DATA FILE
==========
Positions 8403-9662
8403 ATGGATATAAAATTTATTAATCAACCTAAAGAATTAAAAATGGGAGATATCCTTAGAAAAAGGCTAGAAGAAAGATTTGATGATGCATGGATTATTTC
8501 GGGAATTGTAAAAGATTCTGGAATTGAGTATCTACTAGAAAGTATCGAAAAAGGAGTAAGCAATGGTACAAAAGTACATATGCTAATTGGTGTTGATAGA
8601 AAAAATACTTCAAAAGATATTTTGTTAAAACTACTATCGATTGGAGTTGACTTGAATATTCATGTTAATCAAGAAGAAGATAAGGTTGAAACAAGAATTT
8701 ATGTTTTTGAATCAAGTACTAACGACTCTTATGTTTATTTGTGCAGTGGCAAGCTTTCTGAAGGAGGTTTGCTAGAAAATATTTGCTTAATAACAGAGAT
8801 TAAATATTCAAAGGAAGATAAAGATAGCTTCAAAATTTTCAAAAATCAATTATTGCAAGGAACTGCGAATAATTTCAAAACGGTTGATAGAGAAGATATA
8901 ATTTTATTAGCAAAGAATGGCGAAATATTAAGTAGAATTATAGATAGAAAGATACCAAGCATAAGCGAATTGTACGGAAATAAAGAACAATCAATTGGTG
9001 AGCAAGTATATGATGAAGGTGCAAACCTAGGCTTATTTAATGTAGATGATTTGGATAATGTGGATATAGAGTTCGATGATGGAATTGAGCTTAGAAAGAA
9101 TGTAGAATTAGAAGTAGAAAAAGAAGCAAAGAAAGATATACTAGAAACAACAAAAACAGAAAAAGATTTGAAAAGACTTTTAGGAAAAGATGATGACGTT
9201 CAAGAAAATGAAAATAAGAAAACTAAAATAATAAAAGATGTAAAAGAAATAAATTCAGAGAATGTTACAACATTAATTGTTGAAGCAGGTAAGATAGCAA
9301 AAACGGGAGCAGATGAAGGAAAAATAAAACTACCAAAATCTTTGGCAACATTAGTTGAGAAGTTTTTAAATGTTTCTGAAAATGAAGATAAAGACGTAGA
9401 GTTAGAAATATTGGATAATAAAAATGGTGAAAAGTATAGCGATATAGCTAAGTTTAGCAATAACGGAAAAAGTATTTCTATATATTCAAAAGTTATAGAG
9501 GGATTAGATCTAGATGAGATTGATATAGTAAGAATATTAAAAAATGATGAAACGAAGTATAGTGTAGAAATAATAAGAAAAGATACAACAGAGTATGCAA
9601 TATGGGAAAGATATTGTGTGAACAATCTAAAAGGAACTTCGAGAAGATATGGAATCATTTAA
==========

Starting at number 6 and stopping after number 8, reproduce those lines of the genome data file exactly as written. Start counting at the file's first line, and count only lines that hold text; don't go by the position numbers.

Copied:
8801 TAAATATTCAAAGGAAGATAAAGATAGCTTCAAAATTTTCAAAAATCAATTATTGCAAGGAACTGCGAATAATTTCAAAACGGTTGATAGAGAAGATATA
8901 ATTTTATTAGCAAAGAATGGCGAAATATTAAGTAGAATTATAGATAGAAAGATACCAAGCATAAGCGAATTGTACGGAAATAAAGAACAATCAATTGGTG
9001 AGCAAGTATATGATGAAGGTGCAAACCTAGGCTTATTTAATGTAGATGATTTGGATAATGTGGATATAGAGTTCGATGATGGAATTGAGCTTAGAAAGAA